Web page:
International AIDS Assistance: "New" Money?
August 16, 2006
All credible formulae for addressing HIV and AIDS in the developing world assume a rising tide of financing from many sources in partnership. These include governments and philanthropies of the developed world, multilateral organizations, developing-country governments, the business community, and in some cases, individuals themselves. Funding for HIV/AIDS has been on the rise during the last decade. The question of additionality – the uncertainty as to whether new international financing is genuinely adding to existing international assistance funding – has remained a key concern in the U.S. response to the pandemic. Additionality has also been defined in terms of whether international assistance supplements or supplants what developing countries can and should do for themselves. Seen in either of these ways, a preliminary analysis of newly-available data on HIV/AIDS financing in 13 representative developing countries provides encouraging evidence:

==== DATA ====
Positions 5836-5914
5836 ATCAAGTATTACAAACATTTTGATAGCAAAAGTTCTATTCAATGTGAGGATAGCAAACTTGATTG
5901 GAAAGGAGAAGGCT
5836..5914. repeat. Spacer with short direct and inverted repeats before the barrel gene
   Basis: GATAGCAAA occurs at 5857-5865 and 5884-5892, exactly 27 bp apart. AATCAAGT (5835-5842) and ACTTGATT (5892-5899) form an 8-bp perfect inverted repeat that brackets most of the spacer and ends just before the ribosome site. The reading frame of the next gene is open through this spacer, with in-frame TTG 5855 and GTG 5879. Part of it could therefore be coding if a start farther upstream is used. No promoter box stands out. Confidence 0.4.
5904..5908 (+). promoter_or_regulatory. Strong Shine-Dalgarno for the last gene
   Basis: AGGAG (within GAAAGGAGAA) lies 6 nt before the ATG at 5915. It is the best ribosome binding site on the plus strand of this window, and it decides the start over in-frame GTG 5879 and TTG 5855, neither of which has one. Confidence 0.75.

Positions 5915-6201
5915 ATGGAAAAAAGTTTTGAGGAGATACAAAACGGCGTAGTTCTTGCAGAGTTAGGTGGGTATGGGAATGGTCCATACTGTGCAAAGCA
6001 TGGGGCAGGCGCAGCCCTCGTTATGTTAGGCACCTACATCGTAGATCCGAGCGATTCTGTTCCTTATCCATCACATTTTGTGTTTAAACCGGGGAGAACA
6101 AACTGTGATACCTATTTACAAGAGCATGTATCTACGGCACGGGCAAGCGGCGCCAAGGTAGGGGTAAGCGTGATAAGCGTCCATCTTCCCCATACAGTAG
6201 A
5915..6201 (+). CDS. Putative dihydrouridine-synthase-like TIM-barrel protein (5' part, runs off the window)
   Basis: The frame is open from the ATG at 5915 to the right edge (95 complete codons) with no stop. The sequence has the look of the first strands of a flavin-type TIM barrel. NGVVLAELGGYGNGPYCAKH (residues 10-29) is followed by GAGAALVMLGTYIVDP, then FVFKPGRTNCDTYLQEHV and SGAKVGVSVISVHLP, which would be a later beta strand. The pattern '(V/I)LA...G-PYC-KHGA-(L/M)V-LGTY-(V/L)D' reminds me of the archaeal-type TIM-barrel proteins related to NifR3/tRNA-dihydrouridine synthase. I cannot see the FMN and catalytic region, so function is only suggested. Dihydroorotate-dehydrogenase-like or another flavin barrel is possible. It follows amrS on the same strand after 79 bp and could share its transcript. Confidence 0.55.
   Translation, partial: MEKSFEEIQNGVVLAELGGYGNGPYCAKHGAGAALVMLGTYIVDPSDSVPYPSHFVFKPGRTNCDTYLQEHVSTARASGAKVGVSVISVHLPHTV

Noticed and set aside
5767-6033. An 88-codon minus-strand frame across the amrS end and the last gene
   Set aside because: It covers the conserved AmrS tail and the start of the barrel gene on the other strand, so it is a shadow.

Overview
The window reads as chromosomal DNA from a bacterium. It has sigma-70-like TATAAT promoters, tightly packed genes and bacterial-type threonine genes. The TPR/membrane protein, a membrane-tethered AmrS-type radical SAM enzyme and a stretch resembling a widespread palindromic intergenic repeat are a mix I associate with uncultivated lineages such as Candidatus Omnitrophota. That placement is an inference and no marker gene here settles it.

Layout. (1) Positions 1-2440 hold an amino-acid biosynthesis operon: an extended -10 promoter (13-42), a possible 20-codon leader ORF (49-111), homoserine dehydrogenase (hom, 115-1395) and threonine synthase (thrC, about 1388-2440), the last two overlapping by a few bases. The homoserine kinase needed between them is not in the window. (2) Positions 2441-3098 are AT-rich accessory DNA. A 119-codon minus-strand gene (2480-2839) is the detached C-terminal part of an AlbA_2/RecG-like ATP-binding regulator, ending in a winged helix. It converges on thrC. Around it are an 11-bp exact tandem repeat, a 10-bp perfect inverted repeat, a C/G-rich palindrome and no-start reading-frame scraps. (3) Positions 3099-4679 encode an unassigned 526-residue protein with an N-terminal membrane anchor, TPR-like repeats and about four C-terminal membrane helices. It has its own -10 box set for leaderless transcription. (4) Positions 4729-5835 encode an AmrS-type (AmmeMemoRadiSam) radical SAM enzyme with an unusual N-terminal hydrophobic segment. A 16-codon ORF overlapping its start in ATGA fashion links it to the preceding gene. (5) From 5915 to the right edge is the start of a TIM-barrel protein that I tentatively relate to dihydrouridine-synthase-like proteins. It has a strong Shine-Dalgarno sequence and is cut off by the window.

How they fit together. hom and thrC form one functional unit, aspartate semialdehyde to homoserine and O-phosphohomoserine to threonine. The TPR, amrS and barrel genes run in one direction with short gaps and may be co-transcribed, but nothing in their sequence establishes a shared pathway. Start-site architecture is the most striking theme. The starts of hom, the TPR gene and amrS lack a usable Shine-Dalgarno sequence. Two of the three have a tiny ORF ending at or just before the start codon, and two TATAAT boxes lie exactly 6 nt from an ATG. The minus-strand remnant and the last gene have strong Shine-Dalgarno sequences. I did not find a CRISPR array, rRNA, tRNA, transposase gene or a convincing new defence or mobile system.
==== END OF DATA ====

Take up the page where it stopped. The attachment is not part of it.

- In all 13 countries, international HIV/AIDS assistance has increased, and all 13 have simultaneously increased their own domestic HIV/AIDS public spending.
- In all but one of the 13, these increases were additive to both total international assistance andtotal domestic public spending; in other words, HIV/AIDS spending growth did not drive offsetting cuts in other spending overall.